11 easy steps to build an investment-winning pitch deck
If there’s one thing every successful start-up needs, it’s investment. Nuance's Alistair Robbie gives his top tips for securing that all important finance...
Start-up investment comes in many different forms. You invest your time (a lot of it), you invest your energy, but, most importantly, you also invest your own money.
While you may be able to finance your venture initially, at some point you’ll need to invite external investors to your company to stimulate growth and help your business achieve its potential.
Regardless of what sector you’re in, financial investment is a major concern for nearly all start-ups but how can you ensure you attract the right kind of investors to your company?
Selling your company to investors can be a challenge, especially when there is almost always an emotional connection which can be difficult to break.
While some entrepreneurs might relish the opportunity to hawk their wares to strangers, for many it can be a demoralising and often nerve wracking experience.
To help ease these nerves and help structure your business plan into a slick, persuasive presentation, here are my tips:
1. Present your company vision
Set the tone for your pitch early in the presentation. Gauge your audience and remember that, unless you’ve met them before, you’re looking to build trust.
Summarise your business in a succinct manner, and convey your passion for the project.
2. Explain the market potential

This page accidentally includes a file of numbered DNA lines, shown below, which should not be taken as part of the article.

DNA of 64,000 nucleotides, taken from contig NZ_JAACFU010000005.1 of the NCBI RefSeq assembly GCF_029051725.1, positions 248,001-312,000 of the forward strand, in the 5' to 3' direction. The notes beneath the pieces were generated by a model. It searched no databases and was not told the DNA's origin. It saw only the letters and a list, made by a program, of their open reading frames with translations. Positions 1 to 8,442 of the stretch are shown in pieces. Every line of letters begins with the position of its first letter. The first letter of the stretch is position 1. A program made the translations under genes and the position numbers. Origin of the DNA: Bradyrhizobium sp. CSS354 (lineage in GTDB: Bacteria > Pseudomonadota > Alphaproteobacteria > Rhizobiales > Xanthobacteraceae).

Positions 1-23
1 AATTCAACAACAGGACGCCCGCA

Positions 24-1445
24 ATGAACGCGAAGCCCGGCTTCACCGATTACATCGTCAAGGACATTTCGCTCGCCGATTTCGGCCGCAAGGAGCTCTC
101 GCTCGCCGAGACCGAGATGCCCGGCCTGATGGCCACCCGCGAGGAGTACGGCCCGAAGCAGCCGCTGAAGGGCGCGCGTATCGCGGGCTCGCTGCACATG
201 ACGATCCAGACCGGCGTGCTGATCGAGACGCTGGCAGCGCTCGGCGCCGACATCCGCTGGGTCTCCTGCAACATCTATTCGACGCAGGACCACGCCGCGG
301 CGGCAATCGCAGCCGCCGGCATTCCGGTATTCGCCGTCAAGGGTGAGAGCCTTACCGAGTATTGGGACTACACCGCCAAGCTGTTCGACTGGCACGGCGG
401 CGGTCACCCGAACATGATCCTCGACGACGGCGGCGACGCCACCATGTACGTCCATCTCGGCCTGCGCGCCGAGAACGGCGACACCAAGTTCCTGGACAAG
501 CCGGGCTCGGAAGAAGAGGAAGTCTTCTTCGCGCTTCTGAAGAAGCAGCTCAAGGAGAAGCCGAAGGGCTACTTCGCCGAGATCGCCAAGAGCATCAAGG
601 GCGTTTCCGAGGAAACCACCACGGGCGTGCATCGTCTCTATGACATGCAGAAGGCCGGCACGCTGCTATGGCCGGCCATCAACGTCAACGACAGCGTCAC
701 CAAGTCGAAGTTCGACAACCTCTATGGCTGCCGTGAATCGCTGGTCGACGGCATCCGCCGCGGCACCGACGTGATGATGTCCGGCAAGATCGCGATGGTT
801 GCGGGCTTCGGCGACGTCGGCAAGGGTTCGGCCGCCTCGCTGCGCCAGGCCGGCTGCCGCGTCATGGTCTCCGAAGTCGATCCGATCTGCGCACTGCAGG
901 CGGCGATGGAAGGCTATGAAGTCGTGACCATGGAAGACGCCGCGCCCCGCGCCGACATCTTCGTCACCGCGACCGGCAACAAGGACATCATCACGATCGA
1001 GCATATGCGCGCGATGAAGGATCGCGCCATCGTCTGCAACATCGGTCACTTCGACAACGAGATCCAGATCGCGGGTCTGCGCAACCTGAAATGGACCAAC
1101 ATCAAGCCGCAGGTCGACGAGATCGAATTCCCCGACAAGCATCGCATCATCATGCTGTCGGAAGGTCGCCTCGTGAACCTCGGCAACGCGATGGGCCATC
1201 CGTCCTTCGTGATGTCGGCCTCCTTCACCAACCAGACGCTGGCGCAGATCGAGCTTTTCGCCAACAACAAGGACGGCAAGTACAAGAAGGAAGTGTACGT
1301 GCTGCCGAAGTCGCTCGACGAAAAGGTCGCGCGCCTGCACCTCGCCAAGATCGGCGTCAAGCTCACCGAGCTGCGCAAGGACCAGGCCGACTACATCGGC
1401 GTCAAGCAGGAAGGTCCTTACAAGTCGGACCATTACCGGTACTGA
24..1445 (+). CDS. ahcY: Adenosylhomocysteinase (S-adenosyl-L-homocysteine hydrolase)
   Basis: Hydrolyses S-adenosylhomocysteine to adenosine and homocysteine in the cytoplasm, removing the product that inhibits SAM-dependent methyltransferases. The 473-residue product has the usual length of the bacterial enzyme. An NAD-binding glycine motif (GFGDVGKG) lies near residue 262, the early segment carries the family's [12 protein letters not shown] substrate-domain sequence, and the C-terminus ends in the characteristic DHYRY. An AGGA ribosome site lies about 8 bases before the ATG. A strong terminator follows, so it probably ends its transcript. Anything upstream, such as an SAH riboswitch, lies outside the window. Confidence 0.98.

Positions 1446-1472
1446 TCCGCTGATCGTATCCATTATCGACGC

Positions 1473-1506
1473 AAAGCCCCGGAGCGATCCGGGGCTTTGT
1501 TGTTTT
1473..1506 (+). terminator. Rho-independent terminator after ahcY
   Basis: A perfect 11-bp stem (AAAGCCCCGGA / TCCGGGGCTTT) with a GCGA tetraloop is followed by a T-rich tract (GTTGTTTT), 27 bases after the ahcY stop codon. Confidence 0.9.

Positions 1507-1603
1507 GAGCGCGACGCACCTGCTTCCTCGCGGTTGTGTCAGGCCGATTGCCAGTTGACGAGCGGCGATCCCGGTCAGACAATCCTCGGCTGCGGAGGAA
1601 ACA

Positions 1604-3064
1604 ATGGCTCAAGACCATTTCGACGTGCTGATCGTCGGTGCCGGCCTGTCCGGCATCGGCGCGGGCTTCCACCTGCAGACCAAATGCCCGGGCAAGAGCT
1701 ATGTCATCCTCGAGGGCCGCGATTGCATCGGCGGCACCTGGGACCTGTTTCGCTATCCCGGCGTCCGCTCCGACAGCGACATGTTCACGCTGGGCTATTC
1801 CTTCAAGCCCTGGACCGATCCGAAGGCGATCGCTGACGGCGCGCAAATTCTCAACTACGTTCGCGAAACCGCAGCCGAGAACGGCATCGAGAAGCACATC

Once your prospective backers understand your business, they need to know there is a strong market potential for it. Here you need to outline who your target market is and its size, highlight the growth rate of both your market and your company – use relevant case studies to place the investment opportunity in context.
3. Highlight the problem
Successful businesses identify a concrete problem that they can solve, and investors know this all too well.
If you can’t identify and communicate a gap in the market – a core of potential customers who are in need of a solution – it’s unlikely that investors will take any notice, regardless of how interesting your business idea may be.
4. Introduce the solution
Once you’ve identified the problem, you then need to present your business product or service as the ideal solution. The most important thing is to convey exactly why people will want to buy your product.
By now you should have set the scene – the status quo – so now explaining how your solution will change things provides a perfect narrative for the investor.
5. Explain your revenue model
Just as importantly as communicating the brilliance of your idea, you also need to explain in certain terms how you will make money from it. Here you should answer the following questions:
- What position will your product occupy in the market? (is it a premium product, or something more affordable?)
- What is your profit margin?
- How exactly will this generate a profit and return on investment in the next five years?
6. Provide evidence of traction
Investors want to see hard evidence of the money-making potential of your proposal. Avoid lengthy discussion of figures here (those come later) but include: